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Sender: Tom Atlee
Subject: Re: Is Ours a Culture of Hasty Findings? Can Transpartisans Do Better?
Date: Wed, May 28, 2014
Msg: 101037

Thanks for a provocative, invocative commentary, Steven!

To me the most important thing the transpartisan movement could do is promote a culture (and processes and institutions) of deliberation and choice-creating, especially among diverse ordinary citizens ("We the People"). This is less a matter of speed or caution and more a matter of taking into account what needs to be taken into account for a wise decision or solution (for which time and pace are considerations, but not the only or even primary considerations).

While understanding that we don't (and can't) know everything about an issue, we can endeavor to be wiser by acknowledging (personally and in our culture, processes, and institutions) that there is ALWAYS more to it than we realize and that there are ALWAYS trade-offs, downsides to our beloved favored views and solutions. This generates humility and its corollary of respect for - tolerance for, curiosity about, actively seeking out - other views.

I find it fascinating that the National Issues Forums and Kettering Foundation have developed a detailed practice of "framing an issue for deliberation". This is explicitly distinguished from "framing an issue for debate". Framing an issue for debate involves articulating an issue with metaphors that make people think the way you want them to think about that issue (as famously promoted by George Lakoff for liberals). Framing an issue for deliberation, in contrast, involves a detailed and accessible presentation of the argumentation around 3-5 alternative approaches to handling an issue, usually in an attempt to cover the vast majority of options being debated in the existing political discourse on the subject. You don't use two options, which would involves oversimplified polarizations and would, itself, be polarizing. And you never use more than five options because most people can't hold more than five comparable ideas in their minds at the same time. Each alternative view is presented with an effort to communicate that a thoughtful person could reasonably adhere to that position.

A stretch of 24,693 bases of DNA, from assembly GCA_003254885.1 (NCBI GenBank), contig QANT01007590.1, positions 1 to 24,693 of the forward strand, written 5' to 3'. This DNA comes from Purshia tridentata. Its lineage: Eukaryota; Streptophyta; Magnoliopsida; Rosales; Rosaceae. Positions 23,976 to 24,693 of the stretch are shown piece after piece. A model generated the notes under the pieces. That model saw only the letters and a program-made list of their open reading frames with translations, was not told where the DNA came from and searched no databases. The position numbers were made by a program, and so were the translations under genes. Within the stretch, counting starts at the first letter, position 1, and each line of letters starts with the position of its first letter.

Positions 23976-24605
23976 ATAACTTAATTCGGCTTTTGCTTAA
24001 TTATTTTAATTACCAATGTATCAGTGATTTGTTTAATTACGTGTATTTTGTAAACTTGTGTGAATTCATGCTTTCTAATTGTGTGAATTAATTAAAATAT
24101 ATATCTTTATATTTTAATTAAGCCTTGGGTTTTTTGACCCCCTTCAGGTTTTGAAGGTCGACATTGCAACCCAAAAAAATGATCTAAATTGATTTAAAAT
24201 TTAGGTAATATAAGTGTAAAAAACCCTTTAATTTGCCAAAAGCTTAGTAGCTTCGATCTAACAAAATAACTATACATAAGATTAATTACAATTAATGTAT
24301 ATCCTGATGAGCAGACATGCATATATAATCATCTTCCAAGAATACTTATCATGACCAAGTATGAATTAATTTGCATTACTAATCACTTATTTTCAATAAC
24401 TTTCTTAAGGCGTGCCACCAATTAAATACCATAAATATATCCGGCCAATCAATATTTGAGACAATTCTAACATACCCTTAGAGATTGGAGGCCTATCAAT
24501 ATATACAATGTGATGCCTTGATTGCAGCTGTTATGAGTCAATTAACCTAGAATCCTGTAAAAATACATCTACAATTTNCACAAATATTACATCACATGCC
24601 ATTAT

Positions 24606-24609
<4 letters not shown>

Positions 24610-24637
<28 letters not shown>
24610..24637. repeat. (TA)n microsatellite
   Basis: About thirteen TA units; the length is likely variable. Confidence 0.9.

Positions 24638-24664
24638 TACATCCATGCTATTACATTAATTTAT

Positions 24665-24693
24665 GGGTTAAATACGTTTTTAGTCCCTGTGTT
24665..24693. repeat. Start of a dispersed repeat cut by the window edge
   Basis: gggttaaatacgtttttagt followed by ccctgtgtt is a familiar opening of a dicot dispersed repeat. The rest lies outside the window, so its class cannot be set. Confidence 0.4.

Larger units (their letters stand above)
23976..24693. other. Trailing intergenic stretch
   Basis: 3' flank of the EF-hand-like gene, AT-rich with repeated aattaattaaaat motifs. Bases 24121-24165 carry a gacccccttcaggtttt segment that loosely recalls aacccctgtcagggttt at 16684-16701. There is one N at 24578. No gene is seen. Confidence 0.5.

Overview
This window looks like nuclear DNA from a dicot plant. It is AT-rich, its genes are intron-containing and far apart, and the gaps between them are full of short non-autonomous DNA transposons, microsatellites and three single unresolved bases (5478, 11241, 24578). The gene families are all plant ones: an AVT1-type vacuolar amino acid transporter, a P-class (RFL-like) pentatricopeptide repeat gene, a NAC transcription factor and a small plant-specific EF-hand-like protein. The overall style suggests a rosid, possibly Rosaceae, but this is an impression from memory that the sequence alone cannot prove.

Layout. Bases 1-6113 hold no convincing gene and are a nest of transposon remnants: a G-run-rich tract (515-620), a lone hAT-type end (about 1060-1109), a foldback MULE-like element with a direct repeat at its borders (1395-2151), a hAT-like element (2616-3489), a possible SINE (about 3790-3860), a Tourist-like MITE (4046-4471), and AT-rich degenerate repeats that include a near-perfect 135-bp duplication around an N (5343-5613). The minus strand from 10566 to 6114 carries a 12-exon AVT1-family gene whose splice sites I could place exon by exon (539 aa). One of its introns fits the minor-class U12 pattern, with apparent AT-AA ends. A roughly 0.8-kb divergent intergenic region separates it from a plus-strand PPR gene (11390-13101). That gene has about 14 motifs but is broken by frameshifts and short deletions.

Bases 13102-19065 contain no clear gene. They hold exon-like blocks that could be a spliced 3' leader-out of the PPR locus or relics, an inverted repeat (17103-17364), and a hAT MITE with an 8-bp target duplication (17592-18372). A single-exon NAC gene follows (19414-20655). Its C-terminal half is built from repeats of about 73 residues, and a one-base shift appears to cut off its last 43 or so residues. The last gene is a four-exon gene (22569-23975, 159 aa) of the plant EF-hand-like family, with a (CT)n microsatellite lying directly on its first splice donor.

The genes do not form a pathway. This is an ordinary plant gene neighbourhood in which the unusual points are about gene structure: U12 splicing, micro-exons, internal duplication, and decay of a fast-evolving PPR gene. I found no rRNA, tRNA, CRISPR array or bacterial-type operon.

The purpose of framing an issue for deliberation is two-fold: To educate the citizen deliberator about the factual and opinion landscape of the issue and also to complexify their thinking, to shake up their own pet assumptions so that they are more ready to hear what each other has to say. NIF forums go on to take volunteer citizen deliberators through a process of clarifying the trade-offs - the downsides of the various approach they consider - and in the process to do the difficult "choice work" of deciding what downsides they are willing to live with in order to have the upsides of their favorite options. Here we find informed (and somewhat wise) humility instilled not so much by the virtue of the deliberators as through the process being used.